When We Void The Form

Full disclosure: I have few “hard-wired absolutes” in terms of musical form or for that matter, style/form of corporate worship service. In this I am in likely an extreme minority among professing Christians.

I indeed have my “likes” and even “loves” (thinking about Facebook and other social media emojis here:) but for too many, the relationship (or zero relationship) to a local church of any type comes down to “It’s complicated” and therefore you remain more or less single.

Not everyone must get married. But nobody was born to be alone!

A group of friends who rarely if ever disagree and challenge one another to spiritual growth is in my view, a bit like the difference between a collective and a true community.

Collectives tend to be deeply individualistic while communities (regardless of organized form) are more involved in one another’s lives and everyday stuff. Community typically requires more of us, collectives not much at all, which is why interdependence is less practiced, expected or achieved in a collective. The commitment is normally far less.

I also think this is why some local churches function in the practical more like collectives than communities.

There are for some believers deeply held theological, doctrinal (and more often) methodological convictions, preferences (a word that ought to be used a LOT more often regarding church and non-church issues of disagreement) but often it seems to me preference rules over the others and I’ve regularly stated this over the years.

The other day I was reminded of something that got me thinking about all this again. The writer made a statement about older people often being more closed to changes and new approaches to this, that and the other with lack of travel outside of their state or region of the country (whatever nation they lived in) being one major factor. I completely agree.

The judgments (sometimes deeply ignorant and false) made on “those people’s” culture, customs and even modes of worship, liturgy or seemingly lack of corporate worship form causes great division and an attitude of superiority in our hearts. This is immature, and I truly believe flat wrong.

I’m not saying all forms are equal or all methods are clearly offered in a close and contextual reading of The Bible -but I am saying the “absolute template” of HOW we worship when gathered (or for that matter, individually before the Lord) is not to be found in the Book of God.

Plenty of Jewish and Christian faith traditions (note, “traditions”) may be offered as a sort of “proof” to what God wants, and indeed biblical texts galore can be and are quoted, but the set and do-not-vary-from-this sort of gathered meeting even in the Old Testament where instructions were given aren’t typically followed by believers in our day. What of that? Is God angry with “those people over there” so we have every right to be also?

What did Jesus have in mind when He simply yet profoundly told the Samaritan woman “…in spirit and in truth”? (John 4.24) Did we hear him give an iron-clad, absolute template of a practical form of worship in this statement? No. It isn’t in the text -but it is a hill many of us will die on, criticize others over, create and join factions, foment seditions and sometimes manufacture (though we may be convinced we’ve discovered) heresies over because… sometimes… we haven’t gotten out of our province much.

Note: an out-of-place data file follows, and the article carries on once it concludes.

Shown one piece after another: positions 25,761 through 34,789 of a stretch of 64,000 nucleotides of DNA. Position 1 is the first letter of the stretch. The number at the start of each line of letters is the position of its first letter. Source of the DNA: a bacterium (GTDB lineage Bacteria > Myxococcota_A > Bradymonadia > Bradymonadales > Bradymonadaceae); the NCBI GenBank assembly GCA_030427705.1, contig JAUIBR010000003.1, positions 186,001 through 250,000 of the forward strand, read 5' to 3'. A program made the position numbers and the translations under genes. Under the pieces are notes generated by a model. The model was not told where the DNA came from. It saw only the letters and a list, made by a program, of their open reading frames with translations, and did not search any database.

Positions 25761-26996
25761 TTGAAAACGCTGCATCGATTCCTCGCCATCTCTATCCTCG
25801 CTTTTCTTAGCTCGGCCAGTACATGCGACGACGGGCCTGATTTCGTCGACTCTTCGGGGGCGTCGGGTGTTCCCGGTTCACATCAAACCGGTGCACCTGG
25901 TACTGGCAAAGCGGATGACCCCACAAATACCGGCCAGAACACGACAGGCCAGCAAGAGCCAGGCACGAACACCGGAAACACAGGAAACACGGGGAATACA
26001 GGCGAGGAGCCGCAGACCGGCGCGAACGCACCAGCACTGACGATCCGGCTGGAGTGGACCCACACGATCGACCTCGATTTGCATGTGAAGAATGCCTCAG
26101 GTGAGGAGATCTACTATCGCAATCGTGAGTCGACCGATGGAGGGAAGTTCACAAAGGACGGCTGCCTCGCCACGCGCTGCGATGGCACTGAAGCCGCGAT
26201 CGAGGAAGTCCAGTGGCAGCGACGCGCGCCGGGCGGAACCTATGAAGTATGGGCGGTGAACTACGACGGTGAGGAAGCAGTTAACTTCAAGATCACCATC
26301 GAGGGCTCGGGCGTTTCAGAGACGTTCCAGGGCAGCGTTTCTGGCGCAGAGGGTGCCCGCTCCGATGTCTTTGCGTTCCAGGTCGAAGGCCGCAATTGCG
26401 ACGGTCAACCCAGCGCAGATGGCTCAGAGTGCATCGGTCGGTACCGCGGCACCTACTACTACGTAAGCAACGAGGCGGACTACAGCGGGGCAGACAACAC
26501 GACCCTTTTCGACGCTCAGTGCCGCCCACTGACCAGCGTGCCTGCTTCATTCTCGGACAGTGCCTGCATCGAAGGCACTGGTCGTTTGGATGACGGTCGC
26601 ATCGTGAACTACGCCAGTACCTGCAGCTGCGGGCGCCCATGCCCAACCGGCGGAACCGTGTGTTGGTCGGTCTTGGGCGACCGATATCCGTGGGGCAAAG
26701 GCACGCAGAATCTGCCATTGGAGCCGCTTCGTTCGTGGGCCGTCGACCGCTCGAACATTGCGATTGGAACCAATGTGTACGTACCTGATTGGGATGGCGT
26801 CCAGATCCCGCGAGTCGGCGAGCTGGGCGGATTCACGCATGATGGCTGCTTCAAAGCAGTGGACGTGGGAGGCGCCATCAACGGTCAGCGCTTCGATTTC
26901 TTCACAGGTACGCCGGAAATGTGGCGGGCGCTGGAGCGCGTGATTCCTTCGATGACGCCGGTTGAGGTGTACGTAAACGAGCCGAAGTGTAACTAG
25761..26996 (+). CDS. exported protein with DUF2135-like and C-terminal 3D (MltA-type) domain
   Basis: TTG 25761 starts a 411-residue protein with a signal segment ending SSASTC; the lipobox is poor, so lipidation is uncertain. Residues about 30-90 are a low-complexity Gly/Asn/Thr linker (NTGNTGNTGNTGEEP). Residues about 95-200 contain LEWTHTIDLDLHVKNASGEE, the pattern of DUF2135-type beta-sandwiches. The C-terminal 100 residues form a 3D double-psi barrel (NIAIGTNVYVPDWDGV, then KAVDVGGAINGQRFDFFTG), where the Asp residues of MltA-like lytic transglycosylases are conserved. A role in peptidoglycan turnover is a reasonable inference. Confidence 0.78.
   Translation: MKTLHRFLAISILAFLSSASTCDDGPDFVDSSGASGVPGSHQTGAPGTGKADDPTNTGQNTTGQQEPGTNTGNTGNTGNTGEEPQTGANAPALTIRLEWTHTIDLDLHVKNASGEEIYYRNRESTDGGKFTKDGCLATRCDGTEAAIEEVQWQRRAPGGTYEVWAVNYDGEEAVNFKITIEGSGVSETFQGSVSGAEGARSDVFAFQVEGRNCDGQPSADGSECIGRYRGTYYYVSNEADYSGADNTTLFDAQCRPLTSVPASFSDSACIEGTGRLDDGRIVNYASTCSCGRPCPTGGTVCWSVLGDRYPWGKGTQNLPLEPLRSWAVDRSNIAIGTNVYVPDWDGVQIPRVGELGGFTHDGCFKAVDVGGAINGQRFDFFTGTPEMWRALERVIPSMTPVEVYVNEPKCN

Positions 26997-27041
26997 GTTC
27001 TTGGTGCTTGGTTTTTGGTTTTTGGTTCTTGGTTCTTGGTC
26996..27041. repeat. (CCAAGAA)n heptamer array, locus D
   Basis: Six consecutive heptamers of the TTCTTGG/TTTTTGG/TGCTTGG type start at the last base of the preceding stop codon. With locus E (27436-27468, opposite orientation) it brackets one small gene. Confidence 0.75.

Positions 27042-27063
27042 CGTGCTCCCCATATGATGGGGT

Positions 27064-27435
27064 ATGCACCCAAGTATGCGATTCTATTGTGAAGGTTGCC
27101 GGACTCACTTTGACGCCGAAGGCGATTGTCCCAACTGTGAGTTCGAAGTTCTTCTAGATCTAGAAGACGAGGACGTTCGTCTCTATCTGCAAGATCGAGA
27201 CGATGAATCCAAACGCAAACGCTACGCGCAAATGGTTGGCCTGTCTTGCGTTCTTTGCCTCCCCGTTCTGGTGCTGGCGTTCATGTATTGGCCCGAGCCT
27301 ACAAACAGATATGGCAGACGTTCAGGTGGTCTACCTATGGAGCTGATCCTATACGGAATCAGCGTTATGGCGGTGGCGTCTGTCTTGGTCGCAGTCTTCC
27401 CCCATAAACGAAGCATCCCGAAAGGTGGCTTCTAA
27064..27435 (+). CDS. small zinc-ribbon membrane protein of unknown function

When most of your experience is in your own neighborhood, other areas of town, or rural areas, tiny villages, or huge urban areas can really un-nerve you. Freak you out! In fact our own lack of comfort and security in a form may spark a “fight or flight” syndrome within us. Pay attention to this when in the presence of people and practices outside of your known ‘province”.

By the way, I’m convinced the very same is true in political posturing and what I’ll call “cement syndrome”. “THIS is where I’m comfortable and don’t you DARE disagree with the form and style that I find BEST!” Yep. It’s why people fled other nations, (the U.K. to the American colonies for example) started the Revolutionary War, the U.S. Civil War in part. Oh of course slavery and making money, sense of security was MASSIVELY PART of these and other conflicts, but you get my point by now.

I truly think the more world-wide experiences one has there is a least some chance we find good reason to prefer other forms of worship and perhaps even a living out of elements of our Christian faith in fresh and more authentic ways -though those ways may be quite different from our earlier -forms- of doing life and worship as a Christ-follower.

There will always be those who focus more on personal desire fulfillment than seeking to really learn, grow and humbly appreciate the good and genuine work of God the Holy Spirit in others as they worship differently.

This both starts new churches and kills old ones daily. It is also why many younger believers quickly give up on regular attendance in any sort of organized fellowship, and why others eventually quit not only showing up where Christians gather, but lose faith in what seems to them the pettiness of people who come together a couple of hours per week and not much else.

I’ve been a pastor most of my life and am ordained in a denomination myself- and I still believe what I’ve written here is reality, largely due to my searching God’s Word -and- traveling the world experiencing both short and long interactions with an incredibly wide variance of Christian fellowships.

Food for thought as we come together (or not 😦 ) to worship our common Lord and Savior.

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